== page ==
Soilmec Appoints Champion Equipment Sales as Sole Agent for Canada Soilmec North America has appointed Champion Equipment Sales, LLC (CES), as the sole agent to provide sales and customer service across all regions of Canada. CES has been successfully providing sales, after-sales technical support, and training for Soilmec rigs and equipment in the western regions of Canada for more than 20 years. Richard (Rick) Kramer has been appointed by CES as the Soilmec representative for the eastern regions of Canada, including Labrador, New Brunswick, Newfoundland, Nova Scotia, Ontario, and Quebec. Kramer is well-known in the industry and brings decades of experience in foundation construction and ground engineering equipment sales to the position. Rick may be reached in Grimsby, Ontario, by phone: 905945-0398; fax: 905-945-2946; or email: rkramer@championsales.net. Western Canada will continue to be served by CES General Sales Manager Steve Wilson, John Wilson, Craig Berninger, and the Nisku, Alberta parts and service location. Additional locations will be announced soon.

Minimate Pro4 and Minimate Pro6 Class 1 Sound Level Microphone The new Instantel Series IV Sound Level Microphone can perform unattended monitoring of noise, such as building activities, construction, traffic, and mining operations. It is now possible to combine noise and vibration monitoring on the same unit, making the Minimate Pro4 or Minimate Pro6 a cost effective and flexible monitor for these applications. The microphone ships with a microphone stand and windscreen. The Sound Level Microphone has been designed to


Port of Baie-Comeau, QC

Canal de Chambly, QC

Saskatoon, SK

Your True Project Partner Skyline Steel is a premier steel foundation supplier with an extensive network of manufacturing and stocking locations. Our wide range of products include H-piles, Pipe Piles, Steel Sheet Piles, Threaded Bar, Micropiles, Piling Accessories, and Structural Sections. See how Skyline Steel can help with your next project. Visit skylinesteel.com or call. In Western Canada (BC, AB, SK, MB, YT, NT, and NU), call 1-866-461-6367; In Eastern Canada (ON, NB, NS, QC, PE, and NL.), call 1-866-461-6366.

Š 2013 Skyline Steel, LLC. Skyline Steel is a wholly-owned subsidiary of Nucor Corporation, the largest producer of steel in the United States.


Piling Industry News Canada Pile Dynamics Building is now Officially Green The Pile Dynamics, Inc. (PDI) headquarters building, located in Solon, Ohio, U.S., is now LEED® Certified. The LEED program, established by the U.S. Green Building Council (USGBC) and verified by the Green Building Certification Institute (GBCI), is the United States preeminent program for the design, construction, and operation of high performance green buildings. PDI is proud to be housed in the first - and so far only - certified LEED Green Building in the New Construction and Major Renovations category in the City of Solon.

meet the requirements for IEC Class 1, which includes A and C weighted specifications. It has a measuring range from 30 to 140 dB with a fast or slow response. It is also capable of recording the unfiltered response in one of two ranges, +/- 25 Pa or +/- 100 Pa. The record mode can be set to Manual trigger, Waveform (records up to 9,000 seconds once a preset trigger level has been exceeded), Histogram (with intervals from two seconds to one hour) or Histogram-Combo (Compliance mode only, this combines histogram and waveform monitoring at the same time).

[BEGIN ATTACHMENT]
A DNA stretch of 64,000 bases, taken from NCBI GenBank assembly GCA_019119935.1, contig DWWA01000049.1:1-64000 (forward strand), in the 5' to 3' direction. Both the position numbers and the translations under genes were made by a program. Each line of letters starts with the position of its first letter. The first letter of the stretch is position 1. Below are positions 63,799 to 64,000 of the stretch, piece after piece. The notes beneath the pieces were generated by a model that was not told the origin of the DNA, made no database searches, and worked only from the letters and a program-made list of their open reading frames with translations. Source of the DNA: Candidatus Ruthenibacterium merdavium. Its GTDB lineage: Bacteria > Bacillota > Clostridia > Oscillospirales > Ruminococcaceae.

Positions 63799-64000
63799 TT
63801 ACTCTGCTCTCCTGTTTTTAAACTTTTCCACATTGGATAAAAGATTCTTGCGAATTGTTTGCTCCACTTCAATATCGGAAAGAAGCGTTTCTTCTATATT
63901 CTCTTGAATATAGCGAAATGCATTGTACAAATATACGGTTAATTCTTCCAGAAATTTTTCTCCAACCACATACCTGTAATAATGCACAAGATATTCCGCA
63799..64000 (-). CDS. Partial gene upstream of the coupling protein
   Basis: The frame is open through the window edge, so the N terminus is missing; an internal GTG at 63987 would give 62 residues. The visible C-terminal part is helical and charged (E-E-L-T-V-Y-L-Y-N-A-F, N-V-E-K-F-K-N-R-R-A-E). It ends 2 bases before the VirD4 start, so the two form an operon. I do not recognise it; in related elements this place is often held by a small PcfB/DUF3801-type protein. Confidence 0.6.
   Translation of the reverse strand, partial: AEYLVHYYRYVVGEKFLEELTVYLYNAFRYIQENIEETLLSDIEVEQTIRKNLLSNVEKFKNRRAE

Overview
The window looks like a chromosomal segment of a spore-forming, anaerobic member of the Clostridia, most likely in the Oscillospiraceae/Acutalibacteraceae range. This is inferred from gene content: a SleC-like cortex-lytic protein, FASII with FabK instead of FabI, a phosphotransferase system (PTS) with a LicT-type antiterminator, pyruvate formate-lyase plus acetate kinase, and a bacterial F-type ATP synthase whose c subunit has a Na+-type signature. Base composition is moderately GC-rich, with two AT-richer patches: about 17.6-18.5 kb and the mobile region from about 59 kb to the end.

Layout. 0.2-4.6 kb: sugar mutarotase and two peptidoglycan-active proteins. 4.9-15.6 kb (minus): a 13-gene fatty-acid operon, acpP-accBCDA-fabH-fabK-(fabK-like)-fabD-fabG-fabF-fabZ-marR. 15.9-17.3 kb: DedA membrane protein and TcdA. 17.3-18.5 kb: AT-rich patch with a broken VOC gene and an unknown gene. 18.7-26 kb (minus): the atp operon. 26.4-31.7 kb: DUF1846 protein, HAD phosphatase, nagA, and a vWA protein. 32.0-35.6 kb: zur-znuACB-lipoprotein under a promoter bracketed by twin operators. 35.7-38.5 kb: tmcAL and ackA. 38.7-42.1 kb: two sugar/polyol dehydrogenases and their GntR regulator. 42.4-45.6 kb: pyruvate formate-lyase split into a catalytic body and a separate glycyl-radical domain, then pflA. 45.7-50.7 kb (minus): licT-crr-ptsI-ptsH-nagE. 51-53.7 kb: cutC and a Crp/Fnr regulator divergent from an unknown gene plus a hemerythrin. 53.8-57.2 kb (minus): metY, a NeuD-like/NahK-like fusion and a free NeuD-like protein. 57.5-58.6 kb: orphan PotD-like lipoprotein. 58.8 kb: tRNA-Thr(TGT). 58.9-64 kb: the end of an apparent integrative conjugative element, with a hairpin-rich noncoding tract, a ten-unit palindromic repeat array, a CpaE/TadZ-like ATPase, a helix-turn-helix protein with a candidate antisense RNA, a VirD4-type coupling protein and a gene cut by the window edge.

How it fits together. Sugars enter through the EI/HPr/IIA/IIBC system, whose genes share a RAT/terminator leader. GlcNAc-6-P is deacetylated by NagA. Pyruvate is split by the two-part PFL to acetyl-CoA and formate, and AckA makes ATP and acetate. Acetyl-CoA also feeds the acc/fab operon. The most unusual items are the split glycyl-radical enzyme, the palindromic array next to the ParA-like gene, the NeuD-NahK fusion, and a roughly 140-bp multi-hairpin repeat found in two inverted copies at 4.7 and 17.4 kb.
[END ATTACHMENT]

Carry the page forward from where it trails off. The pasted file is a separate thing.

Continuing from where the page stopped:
Cross-Hole Analyzer (CHAMP) Reliable cross hole sonic logging of drilled shafts.

Tomography Available

Motorized Probe Deployment System makes testing comfortable

Quality Assurance for Deep Foundations

Cleveland, OH USA +1 216-831-6131

www.pile.com/cha

8

sales@pile.com

The building achieved LEED certification for the efficient use of energy, lighting, and water for incorporating a variety of other sustainable strategies. “Most of all, we are proud that we could preserve valuable resources by adaptively reusing an existing building,” says Yolita Rausche, who served as LEED Project Administrator for the renovation. The original building housed a packaged nuts plant; renovation was accomplished with minimal construction material waste and reusing 96 per cent of the existing structure. “The green building movement offers an unprecedented opportunity to respond to the most-important challenges of our time, including global climate change, dependence on non-sustainable and expensive sources of energy and threats to human health,” says Rick Fedrizzi, president, CEO and founding chair, USGBC. “The work of innovative building projects such as the PDI headquarters is a fundamental driving force in the green building movement.” A Certification Ceremony conducted by Michele Kilroy, LEED AP, executive director of the Northeast Ohio Chapter of the USGBC, took place on January 29. Present at the ceremony were, among others, Solon Mayor Susan Drucker and United States Congressman David Joyce, who presented PDI (and GRL Engineers, Inc., also headquartered in the building) with a proclamation. Ohio State Senator Thomas F. Patton and Ohio Representative Marlene Anielski could not attend the ceremony but also acknowledged its significance with tributes to the companies and the renovation team. “PDI is honoured to be part of a movement towards greater building efficiency, which, according to USGBC, has the potential to reduce the future U.S. demand for energy and generate 2.5 million jobs,” says Garland Likins, PDI president. PDI manufactures electronic instruments to evaluate the quality and control the execution of deep foundations that support bridges, stadiums, high rises, wind towers, residential buildings, and other structures. Its products are not only extensively used in the United States, but are exported to the four corners of the globe. For more information visit www.pile.com/pdi. n